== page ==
Sunday, October 27, 2013

#WatchlistScreenCaps, 10/4 - 10/27


Here are the last ten films I watched (except my classic cartoon marathon, which was gathered on its own page), with a screen-captured image and caption. This week, all titles were brought to my attention by Sam Juliano of Wonders in the Dark (years ago in some cases, but I'm only just catching up). Visit my #WatchlistScreenCaps archive for images from everything I've watched since February.


My first Eddie Cantor: the Woody Allen influence is impossible to miss
Roman Scandals (1933), dir. Frank Tuttle
viewed October 4, 2013

Wonderfully absorbing, entertaining proto-noir at fast 30s clip with great William performance
The Mind Reader (1933), dir. Roy del Ruth
viewed October 4, 2013

On October 5, I watched 90 cartoons and included those screen-caps in a separate post.

Unloved redhead shares his sorrows with the family maid
Poil de Carotte (1925), dir. Julien Duvivier
viewed October 6, 2013

18th-century peep show for Venice's sensual aristocrats
Casanova (1927), dir. Alexandre Volkoff
viewed October 7, 2013

Letting the men down the line know the path is mined
Men in War (1957), dir. Anthony Mann
viewed October 8, 2013

The surprising dignity of the cuckold
The Living Corpse (1929), dir. Fyodor Otsep
viewed October 23, 2013

Getting into character
Exit Smiling (1926), dir. Sam Taylor
viewed October 24, 2013

The materials for art are everywhere
Waste Land (2010), dir. Lucy Walker, Karen Harley, Joao Jardim
viewed October 25, 2013

Begins like a postcard to the Old South - turns out it's written with poison pen
They Won't Forget (1937), dir. Mervyn LeRoy
viewed October 26, 2013

Old dreams die hard, be they for gold or Griselda
God's Little Acre (1958), dir. Anthony Mann
viewed October 27, 2013

3 comments :

Doug Noakes said...

Joel--Thumbs up for giving Anthony Mann his due with two of his best films. "God's Little Acre" is one of my favorite films, and just because for the introduction of the gorgeous and talented (and under-appreciated "castaway" ) Tina Louise, but because it is a raw movie for its time about dreams dying hard and those who can survive against those fading hopes and make the best of it..."Men at War" is another provocative film. Speaking of castaways, the more I see of Warren William from his Pre-Code work, the more impressed I am with his persona as an urban huckster or showman--he really is quite good and deserves all the exposure he can get in books like Mick LaSalle's seminal look at 1930's Hollywood "Dangerous Men".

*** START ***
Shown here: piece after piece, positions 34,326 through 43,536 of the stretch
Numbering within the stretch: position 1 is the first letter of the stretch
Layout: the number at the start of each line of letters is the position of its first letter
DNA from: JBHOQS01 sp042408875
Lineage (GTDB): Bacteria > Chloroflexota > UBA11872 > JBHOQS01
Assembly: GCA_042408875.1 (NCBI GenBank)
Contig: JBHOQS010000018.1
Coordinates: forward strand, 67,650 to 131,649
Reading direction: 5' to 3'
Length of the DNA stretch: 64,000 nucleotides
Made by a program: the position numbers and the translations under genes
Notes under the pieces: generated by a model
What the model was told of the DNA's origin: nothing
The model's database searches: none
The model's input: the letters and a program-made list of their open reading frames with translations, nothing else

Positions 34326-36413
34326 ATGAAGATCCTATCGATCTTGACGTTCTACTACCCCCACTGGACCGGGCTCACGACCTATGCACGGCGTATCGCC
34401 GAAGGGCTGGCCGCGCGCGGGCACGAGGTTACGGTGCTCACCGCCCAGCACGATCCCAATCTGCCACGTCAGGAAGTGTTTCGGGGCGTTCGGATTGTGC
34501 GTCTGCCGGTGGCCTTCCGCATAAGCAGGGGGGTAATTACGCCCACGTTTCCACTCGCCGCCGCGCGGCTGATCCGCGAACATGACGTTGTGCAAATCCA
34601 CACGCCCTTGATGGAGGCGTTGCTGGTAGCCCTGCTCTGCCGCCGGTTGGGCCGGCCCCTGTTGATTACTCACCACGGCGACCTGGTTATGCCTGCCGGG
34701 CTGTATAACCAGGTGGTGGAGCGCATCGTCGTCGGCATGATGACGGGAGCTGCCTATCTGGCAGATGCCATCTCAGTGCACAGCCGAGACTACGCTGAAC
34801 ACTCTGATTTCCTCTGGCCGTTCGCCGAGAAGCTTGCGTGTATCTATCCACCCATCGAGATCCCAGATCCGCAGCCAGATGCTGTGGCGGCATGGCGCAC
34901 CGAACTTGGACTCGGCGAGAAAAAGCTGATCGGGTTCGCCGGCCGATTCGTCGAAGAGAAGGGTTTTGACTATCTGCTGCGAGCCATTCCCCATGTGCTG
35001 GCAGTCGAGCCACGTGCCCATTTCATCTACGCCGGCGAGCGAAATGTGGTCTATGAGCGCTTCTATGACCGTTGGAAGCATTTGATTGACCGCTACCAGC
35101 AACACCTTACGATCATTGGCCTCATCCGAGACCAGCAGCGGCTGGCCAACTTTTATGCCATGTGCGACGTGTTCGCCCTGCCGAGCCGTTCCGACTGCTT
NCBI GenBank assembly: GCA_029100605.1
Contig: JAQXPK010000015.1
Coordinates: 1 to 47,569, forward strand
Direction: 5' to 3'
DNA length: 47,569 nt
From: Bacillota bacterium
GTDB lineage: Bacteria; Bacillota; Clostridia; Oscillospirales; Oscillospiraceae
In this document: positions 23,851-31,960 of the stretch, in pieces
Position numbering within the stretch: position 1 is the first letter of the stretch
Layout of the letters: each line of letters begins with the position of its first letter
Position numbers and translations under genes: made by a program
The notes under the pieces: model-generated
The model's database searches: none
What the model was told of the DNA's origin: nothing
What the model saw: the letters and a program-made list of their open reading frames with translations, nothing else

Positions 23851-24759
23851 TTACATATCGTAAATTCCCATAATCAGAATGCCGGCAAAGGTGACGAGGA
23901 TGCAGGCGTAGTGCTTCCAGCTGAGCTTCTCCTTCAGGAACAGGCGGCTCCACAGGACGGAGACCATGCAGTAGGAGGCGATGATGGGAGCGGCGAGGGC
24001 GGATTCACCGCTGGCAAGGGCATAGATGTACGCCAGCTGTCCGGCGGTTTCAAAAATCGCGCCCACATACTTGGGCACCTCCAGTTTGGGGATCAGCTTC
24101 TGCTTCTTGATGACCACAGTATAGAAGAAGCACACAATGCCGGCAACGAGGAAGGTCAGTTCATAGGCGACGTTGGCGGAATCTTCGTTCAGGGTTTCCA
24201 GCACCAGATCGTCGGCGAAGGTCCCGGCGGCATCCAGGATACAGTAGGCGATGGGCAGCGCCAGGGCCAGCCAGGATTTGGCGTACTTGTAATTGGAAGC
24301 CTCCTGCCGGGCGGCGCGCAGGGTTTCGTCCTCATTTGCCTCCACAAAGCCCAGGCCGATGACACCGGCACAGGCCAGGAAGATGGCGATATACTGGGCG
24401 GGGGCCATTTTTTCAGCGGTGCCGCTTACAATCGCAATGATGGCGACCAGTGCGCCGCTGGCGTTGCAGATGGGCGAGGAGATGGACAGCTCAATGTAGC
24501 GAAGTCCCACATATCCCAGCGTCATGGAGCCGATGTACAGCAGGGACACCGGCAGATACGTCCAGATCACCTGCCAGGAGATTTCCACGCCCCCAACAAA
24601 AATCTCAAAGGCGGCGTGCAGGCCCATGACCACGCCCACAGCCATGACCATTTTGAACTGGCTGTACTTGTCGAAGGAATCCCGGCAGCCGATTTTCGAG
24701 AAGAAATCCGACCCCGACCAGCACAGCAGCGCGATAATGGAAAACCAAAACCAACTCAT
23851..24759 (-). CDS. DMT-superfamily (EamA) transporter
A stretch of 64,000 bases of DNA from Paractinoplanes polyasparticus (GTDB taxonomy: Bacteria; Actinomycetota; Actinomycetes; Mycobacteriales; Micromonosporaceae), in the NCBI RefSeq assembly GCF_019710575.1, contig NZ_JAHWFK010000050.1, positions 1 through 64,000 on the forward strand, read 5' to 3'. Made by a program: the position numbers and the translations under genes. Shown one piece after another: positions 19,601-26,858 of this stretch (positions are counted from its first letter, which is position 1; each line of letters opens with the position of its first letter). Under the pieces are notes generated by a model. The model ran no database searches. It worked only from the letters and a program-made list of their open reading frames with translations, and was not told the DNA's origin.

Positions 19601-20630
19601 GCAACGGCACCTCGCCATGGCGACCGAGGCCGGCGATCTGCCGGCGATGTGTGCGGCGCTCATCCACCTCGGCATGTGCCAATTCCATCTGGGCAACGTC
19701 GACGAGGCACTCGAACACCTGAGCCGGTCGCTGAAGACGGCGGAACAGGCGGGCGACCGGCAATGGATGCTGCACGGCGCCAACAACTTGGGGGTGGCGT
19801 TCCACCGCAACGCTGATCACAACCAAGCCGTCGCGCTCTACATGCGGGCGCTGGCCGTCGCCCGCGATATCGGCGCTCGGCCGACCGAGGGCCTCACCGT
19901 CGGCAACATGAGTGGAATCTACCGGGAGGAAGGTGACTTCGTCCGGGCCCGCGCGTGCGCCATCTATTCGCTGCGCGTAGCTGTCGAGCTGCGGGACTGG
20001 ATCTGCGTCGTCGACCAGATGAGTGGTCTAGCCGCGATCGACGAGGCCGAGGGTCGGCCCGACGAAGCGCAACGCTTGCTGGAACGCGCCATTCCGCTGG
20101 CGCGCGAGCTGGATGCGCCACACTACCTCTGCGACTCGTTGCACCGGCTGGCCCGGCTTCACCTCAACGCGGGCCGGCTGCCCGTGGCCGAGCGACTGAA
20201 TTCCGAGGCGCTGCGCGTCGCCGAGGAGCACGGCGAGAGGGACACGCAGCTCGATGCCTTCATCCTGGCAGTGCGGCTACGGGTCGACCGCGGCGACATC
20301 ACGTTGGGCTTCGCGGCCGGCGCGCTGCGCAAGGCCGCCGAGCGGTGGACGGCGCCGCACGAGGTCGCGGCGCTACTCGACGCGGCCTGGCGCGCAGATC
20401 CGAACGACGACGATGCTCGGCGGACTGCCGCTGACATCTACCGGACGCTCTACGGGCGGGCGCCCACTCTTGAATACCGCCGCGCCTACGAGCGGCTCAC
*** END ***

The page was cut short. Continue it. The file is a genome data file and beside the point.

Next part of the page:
Joel Bocko said...

Though God's Little Acre provides the best screen-caps here, I liked Men at War more on first outing. I'm kinda lukewarm on the whole overheated Southern melodrama 50s/60s thing in general (although this one's as much a Southern comedy, admittedly, at least till about the third act) and much as I like him I'm not sure I ever bought Robert Ryan as a hillbilly farmer. But there was a lot of enjoyable stuff in there too (and yeah, Louise - just wow). I'll probably give it another spin eventually.

My favorite finds on this Watchlist were the two 30s dramas - as you say, William is very underrated; and I was shocked by the denouement of the very hard-hitting They Won't Forget, which I can't imagine got much play with regional censors at that time.

Doug Noakes said...

You're right about that ending to "They Won't Forget" Joel. I wonder how that film went "down South", especially the Claude Raines character's final line, which as I recall was "I wonder if he (Hale) really did it." The film was based on the Leo Frank case around 1914 where a Jewish man was convicted and eventually lynched by a mob for a murder who he didn't actually commit. Director Merv LeRoy and The Warners Brothers I imagine made it out to be a case of regional prejudice rather than face anti-Semitic backlash, which was rife in those days. At least that's my take on it. Somebody might know more about that. But it ranks up there as one of the most startling films of the 1930's.